Down To The Bones: Survival When a Child Is Diagnosed with Cancer
By Julie Luek on August 02, 2013
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My calendar has become my Bible this past month. In it, written mostly in pencil, are days filled with doctor appointments, meetings with specialists, and surgeries. If they were for me, I would gladly bear it. But they’re not. They’re all for my son. At 22, he'd just graduated from college and, with his hard-earned diploma in hand, was ready to launch his dreams.
Image courtesy the author.
The dreaded "C" word -- it strikes fear into our hearts, but its clutches are even more icy and cold when they are about your child. Your child who should be only thinking about getting his first professional job. Your child who is in love and wants to only think about the future. In a world where the glass is half-full, we are thankful for his diagnosis of Hodgkin’s Lymphoma, a rare form of cancer but one known for its high cure rate.
Most days, I live by the scratches in my calendar. My life’s role has become one of a personal secretary. I keep records of medications, speak with doctors (once he has given permission, since at 22 he is legally an adult), keep a record of the phone numbers and addresses of specialists -- there are radiologists, oncologists, an ear/nose/throat specialist, his surgeon, and the cardiopulmonary specialist. Burying myself in the tasks is a relief. It feels like a construct in a world that is sorely lacking any kind of stability right now.
I think back to when my father died. We found, if not comfort, at least relief from the pounding emotions, by talking about burial or cremation, arrangements with funeral homes, choice of songs for his service, eulogies and speakers. There was a dulling busyness in these tasks. We got down to the bones of what must be faced and ignored the sad ache of the flesh. It is same with all the lists I make of appointments and medications I tediously keep; I find solace in their mundaneness.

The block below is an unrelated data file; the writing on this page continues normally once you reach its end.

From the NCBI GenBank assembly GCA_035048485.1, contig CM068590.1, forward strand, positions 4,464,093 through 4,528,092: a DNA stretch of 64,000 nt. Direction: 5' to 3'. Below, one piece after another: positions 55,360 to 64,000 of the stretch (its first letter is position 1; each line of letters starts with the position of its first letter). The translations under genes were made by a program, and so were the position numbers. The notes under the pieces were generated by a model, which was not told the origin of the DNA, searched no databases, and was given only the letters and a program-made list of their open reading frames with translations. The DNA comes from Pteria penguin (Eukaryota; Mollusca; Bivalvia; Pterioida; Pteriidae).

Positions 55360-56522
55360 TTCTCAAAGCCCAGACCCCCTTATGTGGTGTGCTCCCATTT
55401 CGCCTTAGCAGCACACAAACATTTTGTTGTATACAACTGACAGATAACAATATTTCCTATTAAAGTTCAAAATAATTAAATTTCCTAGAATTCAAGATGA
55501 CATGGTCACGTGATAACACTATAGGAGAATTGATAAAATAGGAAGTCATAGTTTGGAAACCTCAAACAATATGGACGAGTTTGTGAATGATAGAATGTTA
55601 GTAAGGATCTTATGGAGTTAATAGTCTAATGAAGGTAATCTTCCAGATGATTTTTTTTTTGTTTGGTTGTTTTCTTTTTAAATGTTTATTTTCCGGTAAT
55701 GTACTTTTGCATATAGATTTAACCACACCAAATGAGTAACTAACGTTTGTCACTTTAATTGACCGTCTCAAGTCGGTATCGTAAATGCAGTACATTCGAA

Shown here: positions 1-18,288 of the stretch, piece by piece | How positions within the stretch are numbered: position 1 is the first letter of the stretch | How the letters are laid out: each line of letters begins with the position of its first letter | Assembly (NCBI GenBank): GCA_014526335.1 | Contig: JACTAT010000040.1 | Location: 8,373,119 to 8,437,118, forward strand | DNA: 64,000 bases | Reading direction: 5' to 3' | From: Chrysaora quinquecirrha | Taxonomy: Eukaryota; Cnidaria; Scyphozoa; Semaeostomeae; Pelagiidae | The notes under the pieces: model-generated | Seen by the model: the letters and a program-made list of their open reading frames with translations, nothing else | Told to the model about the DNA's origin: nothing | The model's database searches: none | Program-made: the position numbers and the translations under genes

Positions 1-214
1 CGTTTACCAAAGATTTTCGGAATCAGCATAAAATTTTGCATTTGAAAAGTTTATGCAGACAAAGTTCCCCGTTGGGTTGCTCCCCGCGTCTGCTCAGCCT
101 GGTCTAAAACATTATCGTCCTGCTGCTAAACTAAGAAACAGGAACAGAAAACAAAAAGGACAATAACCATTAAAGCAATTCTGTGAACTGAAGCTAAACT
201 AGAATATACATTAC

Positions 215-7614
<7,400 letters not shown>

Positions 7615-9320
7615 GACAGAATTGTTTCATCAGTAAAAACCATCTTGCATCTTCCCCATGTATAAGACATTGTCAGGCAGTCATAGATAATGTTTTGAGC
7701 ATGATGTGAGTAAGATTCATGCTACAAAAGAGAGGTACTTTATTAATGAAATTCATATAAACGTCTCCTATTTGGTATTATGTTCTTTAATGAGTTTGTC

What can we do for you? Please let us know. We hear this a lot from dear and concerned friends. I just stare at them blankly. I don’t know. Can we bake you a meal? I think about that, wanting to offer them a tangible way to help, but really it’s not me who’s sick. I’m quite capable of cooking a meal. ;No, thanks. I think I have that covered.
Last week, a friend from church made my son a cheesecake and put a note on it: For you to share with whomever you wish. We all laughed at her note and appreciated her thoughtfulness. Fortunately, he was generous. Her pie is delicious. Another friend, my roommate from college, sent a big box of gourmet cookies directly addressed to him. And again, he was inclined to share. His illness is going to make me fat. I'm glad they didn't ask what they could do and just did. I'm reluctant to give up the bones, otherwise.
Just when I think I'm getting used to the routine and putting off the horror, a little piece of reality pumps life to the flesh. Yesterday, he had a short out-patient surgery to implant the stent that will be used to carry the healing, poisonous cocktail of chemotherapy drugs to his system. The bump in his chest, just beneath his flesh is a harsh reminder of what he has yet to face.
He wants to just carry on with his life. Last night, just hours after his surgery, he went out with his buddies to eat dinner and hang out. I fretted and hovered too much. I could feel his annoyance, even as he tried to be kind and patient in his responses. Isn't it too soon after your procedure to be out?
I forced myself to back off, give him space, remember that even though he will always be my baby, he is 22, and he really just wants to live as normally as possible. This morning, when he got up bright and early to go fishing, I just mumbled a sleepy, have fun, see you later. But I couldn't help myself; I still felt compelled to ask how he slept.
We have more procedures and appointments in the next two weeks, all designed to “stage” the cancer, so the doctors know exactly how much chemo to administer and when to begin the radiation treatments. As much as they are difficult to endure, they are a relief. They are the bones in my calendar, the distractions keeping me busy. In two more weeks, the busyness will stop and the steady, every-two-week chemo treatments will begin. Then my flesh will grow back and I will feel. I will become a care taker when he is sick. A chef who tries to find a soothing meal that will stay down. I will shave his head. And my heart will break.
What can we do? How can we help? The one thing I want more than anything, is the one thing no one can do for me. The bones will fill out, and the flesh will carry the rawness of what must be endured.
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